Now we're really seeing all of this hard work pay off. This step requires finesse and patience. The origin of each transform is a node labeled with a capital O. You can click on this node and drag the entire transform around the plane. Try it now, and as you do, observe the amazing transformation of the fractal. Take your time and try to find a nice flower design.
Once you find a flower shape you're satisfied with, close the Editor window. In the main window, use the zoom and positioning tools to focus on a particular part of the flower and give more visual interest and presentation to your fractal. A tool in the toolbar called Show guidelines will allow you to visualize the rule of threes.
6. Final Adjustments
Your fractal may appear to be dark, as mine does in the above image. You can easily correct lighting issues with the Adjustment panel.
Inside the adjustment panel, switch to the Rendering tab. Here you can adjust the amount of gamma (in this case pixel depth) and the brightness of the fractal. At times, the main window of Apophysis will mislead you with regard to brightness. Trust the smaller preview window in the Adjustment panel when you notice discrepancies.
If we render this fractal now (feel free to test it out), you will notice an extreme amount of “fractal dust” in some images. This can be desirable at times, but in this particular case, it looks as if we do not know what we're doing and we've just created a mess.
Let's remedy that by lowering the Gamma setting down to 1.2. This reduces the total amount of pixel depth. Next, change your Brightness setting to somewhere between 1.2 and 3. This style of fractal is naturally bright and reflective, so too much brightness will easily lead to the whites being blown out.
7. Rendering the Fractal
The last step is to render the fractal. Click the purple gear on the toolbar of the main window to access the rendering interface. Here you will want to adjust several options, including where to save your fractal image and at what size you wish to render it.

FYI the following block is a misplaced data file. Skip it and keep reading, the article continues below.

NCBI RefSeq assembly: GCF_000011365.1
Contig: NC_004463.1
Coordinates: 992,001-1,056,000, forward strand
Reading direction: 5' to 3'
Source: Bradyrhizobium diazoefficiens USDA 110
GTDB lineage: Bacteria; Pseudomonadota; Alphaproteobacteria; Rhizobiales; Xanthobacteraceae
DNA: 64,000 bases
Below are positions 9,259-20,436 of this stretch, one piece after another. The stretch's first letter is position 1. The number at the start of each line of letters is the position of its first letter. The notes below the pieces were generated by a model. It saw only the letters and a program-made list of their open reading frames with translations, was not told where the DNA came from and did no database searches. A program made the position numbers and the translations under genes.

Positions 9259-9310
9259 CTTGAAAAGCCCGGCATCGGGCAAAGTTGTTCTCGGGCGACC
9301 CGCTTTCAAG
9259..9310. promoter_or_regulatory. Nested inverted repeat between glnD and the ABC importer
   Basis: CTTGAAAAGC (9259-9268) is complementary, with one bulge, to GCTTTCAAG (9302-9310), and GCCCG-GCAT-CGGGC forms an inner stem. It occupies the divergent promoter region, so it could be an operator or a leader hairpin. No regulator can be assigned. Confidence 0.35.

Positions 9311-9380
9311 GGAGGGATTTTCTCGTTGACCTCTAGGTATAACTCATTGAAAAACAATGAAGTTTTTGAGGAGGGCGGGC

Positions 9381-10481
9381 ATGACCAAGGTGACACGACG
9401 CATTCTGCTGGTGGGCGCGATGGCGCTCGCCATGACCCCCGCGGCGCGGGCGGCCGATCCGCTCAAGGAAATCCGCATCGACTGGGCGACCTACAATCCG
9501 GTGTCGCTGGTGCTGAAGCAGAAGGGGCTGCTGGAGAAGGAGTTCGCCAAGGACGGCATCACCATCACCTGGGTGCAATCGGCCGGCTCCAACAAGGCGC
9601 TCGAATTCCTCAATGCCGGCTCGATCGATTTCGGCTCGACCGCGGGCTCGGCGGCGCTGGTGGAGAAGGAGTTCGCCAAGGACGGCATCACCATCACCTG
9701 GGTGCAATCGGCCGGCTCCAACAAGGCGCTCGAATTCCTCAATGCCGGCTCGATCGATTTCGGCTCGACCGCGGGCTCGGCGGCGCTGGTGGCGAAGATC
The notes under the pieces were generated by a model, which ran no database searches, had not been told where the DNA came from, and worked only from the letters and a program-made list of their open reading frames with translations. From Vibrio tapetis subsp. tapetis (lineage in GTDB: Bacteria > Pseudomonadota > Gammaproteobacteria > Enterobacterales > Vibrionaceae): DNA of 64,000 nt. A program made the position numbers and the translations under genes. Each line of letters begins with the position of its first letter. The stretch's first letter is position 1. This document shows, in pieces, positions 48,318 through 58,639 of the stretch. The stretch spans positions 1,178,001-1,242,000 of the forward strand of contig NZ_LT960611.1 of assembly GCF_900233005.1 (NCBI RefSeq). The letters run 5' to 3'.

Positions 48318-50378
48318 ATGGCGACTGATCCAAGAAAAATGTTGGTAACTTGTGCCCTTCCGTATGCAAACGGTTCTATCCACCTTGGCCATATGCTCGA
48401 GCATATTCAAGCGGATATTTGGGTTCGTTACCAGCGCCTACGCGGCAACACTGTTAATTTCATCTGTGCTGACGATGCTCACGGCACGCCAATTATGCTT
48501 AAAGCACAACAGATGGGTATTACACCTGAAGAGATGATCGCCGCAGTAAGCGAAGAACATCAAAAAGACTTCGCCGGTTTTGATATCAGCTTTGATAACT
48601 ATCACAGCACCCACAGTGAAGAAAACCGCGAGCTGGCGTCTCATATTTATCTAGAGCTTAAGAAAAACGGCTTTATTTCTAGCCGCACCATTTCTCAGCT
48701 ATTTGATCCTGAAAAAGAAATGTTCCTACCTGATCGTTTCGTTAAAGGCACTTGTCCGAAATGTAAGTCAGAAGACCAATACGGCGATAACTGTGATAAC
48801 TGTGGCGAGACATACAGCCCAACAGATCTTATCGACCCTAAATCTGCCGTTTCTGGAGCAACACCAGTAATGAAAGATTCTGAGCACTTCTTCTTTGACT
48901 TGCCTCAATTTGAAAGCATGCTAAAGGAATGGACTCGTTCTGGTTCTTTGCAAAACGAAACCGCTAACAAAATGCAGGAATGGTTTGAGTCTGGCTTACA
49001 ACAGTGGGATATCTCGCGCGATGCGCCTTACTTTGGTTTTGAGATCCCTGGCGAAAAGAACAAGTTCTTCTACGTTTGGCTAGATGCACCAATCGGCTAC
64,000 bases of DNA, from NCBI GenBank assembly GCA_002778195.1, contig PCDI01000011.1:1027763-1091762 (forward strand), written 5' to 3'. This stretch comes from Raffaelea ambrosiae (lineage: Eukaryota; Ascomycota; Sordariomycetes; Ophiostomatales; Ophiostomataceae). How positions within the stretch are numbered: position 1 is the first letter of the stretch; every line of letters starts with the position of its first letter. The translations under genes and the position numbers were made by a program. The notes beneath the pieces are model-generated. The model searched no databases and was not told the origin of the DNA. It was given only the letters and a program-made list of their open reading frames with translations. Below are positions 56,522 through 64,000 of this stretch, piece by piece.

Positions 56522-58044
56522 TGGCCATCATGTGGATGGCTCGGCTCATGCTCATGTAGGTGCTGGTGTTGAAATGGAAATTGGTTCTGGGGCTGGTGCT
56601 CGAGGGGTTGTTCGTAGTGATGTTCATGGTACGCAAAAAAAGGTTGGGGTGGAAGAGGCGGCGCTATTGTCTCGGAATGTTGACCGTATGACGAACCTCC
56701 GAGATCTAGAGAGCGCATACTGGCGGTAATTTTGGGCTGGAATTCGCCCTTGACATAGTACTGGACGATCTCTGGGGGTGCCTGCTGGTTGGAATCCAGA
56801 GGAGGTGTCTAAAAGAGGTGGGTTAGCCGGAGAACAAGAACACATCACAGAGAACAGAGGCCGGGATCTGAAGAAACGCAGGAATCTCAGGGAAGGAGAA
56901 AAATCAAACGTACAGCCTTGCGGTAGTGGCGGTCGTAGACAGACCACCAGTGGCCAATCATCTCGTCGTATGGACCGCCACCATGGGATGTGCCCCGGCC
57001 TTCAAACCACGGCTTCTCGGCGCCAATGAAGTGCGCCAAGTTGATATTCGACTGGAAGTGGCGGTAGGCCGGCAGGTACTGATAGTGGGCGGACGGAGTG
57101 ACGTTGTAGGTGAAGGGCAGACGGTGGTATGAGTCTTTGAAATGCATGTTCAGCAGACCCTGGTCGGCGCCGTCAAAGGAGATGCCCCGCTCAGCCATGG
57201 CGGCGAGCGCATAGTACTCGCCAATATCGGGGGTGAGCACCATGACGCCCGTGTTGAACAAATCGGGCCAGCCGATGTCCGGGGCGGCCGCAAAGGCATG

Keep in mind that large renders can take several hours to days to complete. Also bear in mind that you can choose a jpg image extension to have a solid background when saving your image, or select the png format for a transparent background.
Set the Density to 10,000. Change Filter Radius to 1. This will render a very smooth fractal. If you want more crisp edges, lower this value to 0.5, or feel free to experiment with other settings.
The Oversample setting will render the fractal at the size you have chosen, multiplied by its number, and then downsize the image automatically to create a smoother image overall. In our case, rendering the fractal at 600 pixels wide with an oversample of 3 means that Apophysis will render the fractal internally at 1800 pixels wide and then downsize it automatically. In this instance, an oversample of 3 is very useful. Don't go crazy with the oversample setting, as it requires exponentially more RAM and is rarely useful above the value of 3. For some very large renders, I only use an oversample of 1.
Below are a few different renders I created by modifying values and dragging the spherical transform around in the Editor. Try experimenting by modifying the values of the variations on both transforms. Adjust the weights to see how it affects the overall image. Move both transforms around and rotate them to discover more combinations and some incredible effects. Above all, have fun!
Taking It One Step Further
To make the flower above, I added the crackle variation to the radial blur/linear transform. In addition, I changed several values on crackle to create a small blurred effect. Try adding other variations to the linear/radial blur transform to create some interesting structures.
I created the above piece by modifying the radial blur value and adding in a Curl3D final transform. I then modified the values for Curl3D and repositioned the scene. Try adding in different final transforms to see powerful affects on the fractal.